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Timid with Tolerance

Biblical “hate speech” and its impact. 

On the topic of censorship, the British-American author Christopher Hitchens once eloquently said:

It’s not just the right of the person who speaks to be heard; it is the right of the audience to listen and to hear. And every time you silence somebody, you make yourself a prisoner of your own action because you deny yourself the right to hear something… Every time you violate — or propose to violate — the free speech of someone you, in potentia, make a rod for your own back.

His words are a stark foreshadowing in an age of ever-increasing passions to silence and censor opposing viewpoints.

Here in America, we have the luxury — for now at least — of the First Amendment, which affords us the great liberty of Free Speech and Press.

But across the pond, our English brethren in the U.K. are less fortunate.

recent survey revealed a startling insight into the minds of the younger generation. According to Whitestone Insights, twenty-three percent of British young people [ages 18–34] agree with the following statement:

“Unless the offending parts can be edited out, books containing what some perceive as hate speech should be banned from general sale, including if necessary religious texts such as the Bible.”

What does the U.K. survey reveal? That impressionable young minds have bought into this [putrid] postmodern notion that speech contrary to their own subjective beliefs is somehow a form of hatred or harm.

This is, of course, nonsensical.

The obvious questions must be asked: who gets to decide what constitutes hate speech? Who possesses the esteemed credentials to make such an astute judgment on behalf of the entire population?

To whom should we delegate the massive responsibility of deciding what we can and can’t read?

I find it fascinating that we’re always met with non-answers, an evasive change of subject, or emotional pleas. No one seems to be able to nominate and declare an independent and objective third party.

Hate speech is never defined — only insofar as it assaults the deeply held beliefs of those who are most offended.

Situations and sentiments regarding banning something such as the Bible on the grounds of [potential] hate speech force our backs against the wall, and we must seriously ponder what fruit will sprout from such a stern action.

Admittedly, this is nothing new.

C.S. Lewis rightly criticized and debunked the early manifestation of this movement, labeling it the Poison of Subjectivism.

At the laity level, the censorious impulse is deeply rooted in subjective emotion and a desire for control and power. Those who favor it must always mask their true intentions under the banner of tolerance.

Beware those who claim to be so tolerant that they must shut down conversations and perspectives that contradict their own [subjective] views.

The levity, causal tone, and temperament often portrayed by those who are open or advocate for censorship are disingenuous, if you catch my drift.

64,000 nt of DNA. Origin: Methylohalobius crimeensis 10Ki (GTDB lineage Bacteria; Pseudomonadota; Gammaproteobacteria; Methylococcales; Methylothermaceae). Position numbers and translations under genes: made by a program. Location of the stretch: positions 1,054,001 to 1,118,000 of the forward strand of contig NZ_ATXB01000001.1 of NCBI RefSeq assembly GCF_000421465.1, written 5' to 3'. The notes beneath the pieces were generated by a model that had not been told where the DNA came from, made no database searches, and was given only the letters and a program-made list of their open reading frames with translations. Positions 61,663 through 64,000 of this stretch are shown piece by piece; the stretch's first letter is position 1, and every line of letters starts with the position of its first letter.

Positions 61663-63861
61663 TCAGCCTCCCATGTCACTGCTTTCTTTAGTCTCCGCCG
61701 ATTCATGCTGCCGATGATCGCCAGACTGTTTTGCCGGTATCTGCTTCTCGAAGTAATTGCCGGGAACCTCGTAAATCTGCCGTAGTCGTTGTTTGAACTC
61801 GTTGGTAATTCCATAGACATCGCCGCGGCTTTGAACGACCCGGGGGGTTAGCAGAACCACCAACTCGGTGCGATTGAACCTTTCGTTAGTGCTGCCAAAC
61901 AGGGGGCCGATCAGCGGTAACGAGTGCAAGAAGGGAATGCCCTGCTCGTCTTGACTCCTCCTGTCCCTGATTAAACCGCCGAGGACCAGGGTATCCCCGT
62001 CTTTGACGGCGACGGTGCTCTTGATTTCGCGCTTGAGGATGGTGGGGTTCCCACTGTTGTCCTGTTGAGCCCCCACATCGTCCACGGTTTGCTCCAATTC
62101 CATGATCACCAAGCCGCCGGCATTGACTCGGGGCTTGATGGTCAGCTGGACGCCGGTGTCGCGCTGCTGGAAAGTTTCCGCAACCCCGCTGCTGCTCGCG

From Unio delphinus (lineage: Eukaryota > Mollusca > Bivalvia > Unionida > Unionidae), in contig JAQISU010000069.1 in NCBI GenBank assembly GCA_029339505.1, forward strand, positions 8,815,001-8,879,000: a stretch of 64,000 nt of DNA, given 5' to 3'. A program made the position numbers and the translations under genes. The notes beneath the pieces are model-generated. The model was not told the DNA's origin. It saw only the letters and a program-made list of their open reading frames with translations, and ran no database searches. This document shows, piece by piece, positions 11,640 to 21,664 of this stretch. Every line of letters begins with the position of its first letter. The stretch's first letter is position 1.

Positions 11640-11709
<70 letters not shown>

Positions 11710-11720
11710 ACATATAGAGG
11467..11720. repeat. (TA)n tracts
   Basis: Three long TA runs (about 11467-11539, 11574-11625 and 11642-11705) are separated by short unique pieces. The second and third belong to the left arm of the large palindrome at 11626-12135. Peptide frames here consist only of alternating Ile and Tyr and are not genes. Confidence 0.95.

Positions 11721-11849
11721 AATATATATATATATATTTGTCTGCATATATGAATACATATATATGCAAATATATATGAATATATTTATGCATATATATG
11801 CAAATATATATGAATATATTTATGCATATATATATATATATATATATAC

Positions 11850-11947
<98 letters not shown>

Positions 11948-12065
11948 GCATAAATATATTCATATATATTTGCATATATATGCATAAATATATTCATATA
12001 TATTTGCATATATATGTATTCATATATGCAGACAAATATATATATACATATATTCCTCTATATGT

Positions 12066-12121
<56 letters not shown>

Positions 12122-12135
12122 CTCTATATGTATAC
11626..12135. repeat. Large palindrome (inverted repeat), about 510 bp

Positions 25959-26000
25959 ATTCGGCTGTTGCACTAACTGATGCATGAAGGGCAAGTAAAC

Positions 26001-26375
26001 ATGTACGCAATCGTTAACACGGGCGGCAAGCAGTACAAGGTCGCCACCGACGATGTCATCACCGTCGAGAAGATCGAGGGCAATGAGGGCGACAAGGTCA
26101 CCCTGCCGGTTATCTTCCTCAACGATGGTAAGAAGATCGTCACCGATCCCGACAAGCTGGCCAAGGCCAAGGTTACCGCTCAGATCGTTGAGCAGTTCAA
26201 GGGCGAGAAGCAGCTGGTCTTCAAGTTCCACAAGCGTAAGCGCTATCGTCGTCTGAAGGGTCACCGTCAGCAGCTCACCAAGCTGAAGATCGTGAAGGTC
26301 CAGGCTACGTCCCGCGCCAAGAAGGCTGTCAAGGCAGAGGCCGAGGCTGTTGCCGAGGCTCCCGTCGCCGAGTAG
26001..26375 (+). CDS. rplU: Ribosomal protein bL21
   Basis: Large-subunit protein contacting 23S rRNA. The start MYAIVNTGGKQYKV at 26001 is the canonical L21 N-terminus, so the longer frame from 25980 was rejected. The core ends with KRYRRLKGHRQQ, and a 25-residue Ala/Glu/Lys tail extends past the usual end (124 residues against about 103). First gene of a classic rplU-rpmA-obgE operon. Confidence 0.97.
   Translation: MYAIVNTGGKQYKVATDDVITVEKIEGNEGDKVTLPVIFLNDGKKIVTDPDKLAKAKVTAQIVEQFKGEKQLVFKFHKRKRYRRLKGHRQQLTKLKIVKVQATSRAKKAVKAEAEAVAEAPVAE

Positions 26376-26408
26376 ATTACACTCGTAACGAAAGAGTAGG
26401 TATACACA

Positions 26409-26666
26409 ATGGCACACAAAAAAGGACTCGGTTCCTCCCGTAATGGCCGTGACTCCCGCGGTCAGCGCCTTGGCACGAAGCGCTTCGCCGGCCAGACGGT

For you intellectually curious readers, I propose this inquiry: suppose Britain actually went through with banning the Bible. What’s their plan and course of action regarding other religious texts, such as the Quran?

Are we foolish enough to believe that somehow Muslims will go quietly into the night without a fight? I can’t imagine that banning the Quran will be met with silence and indifference.

With a steadily growing Muslim population in Britain, it would be easy to conclude that there would be mass protests — maybe even riots — at the mere prospect of banning the Quran to quell the uneasy conscience of so-called tolerant people.

We must suspect and deeply examine the censorious instincts and motives of those who claim to be the most open-minded and tolerant, and yet find themselves at the forefront of stripping away the liberties of others.

If having access to and reading the Bible is such a perceived threat to the tolerant echelon, one can only imagine how dangerous they must think people are who actually believe and put into practice the things written in God’s word.

Who would’ve thought that being a Christian in a post-Christian world would be so hazardous to the mental health of open-minded individuals?

The Bible is currently banned or illegal in 52 countries.

But in all these places, you will find some smuggling contraband effort to get Bibles into underground, local Christian communities.

Why? Because where the Bible is banned there is an increase in its demand by those who seek the Lord.

In other words, the hunger and fervor of God’s people grows most intensely in these dark and tumultuous atmospheres.

Secularism flourishes when God’s word is marginalized and pushed out of purview. And ironically enough, that is where the word of God thrives. In the heart of God’s disciples, devotion becomes deeply sweet and transforming amidst the dark chaos of opposition.

Let them ban the Bible if they wish. But if they do so, let them be conscious that they will inadvertently plant the seeds of faith into the hearts of the devoted and those who desire, above all else, the glory of God.

If history has taught us anything, it is this: even in the dark, the light of God’s word shines forth.

“The grass withers, the flower fades; but the word of our God will stand forever.” [Isaiah 40:8]


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AuthorJaron Alexander | BCWorldview.org 


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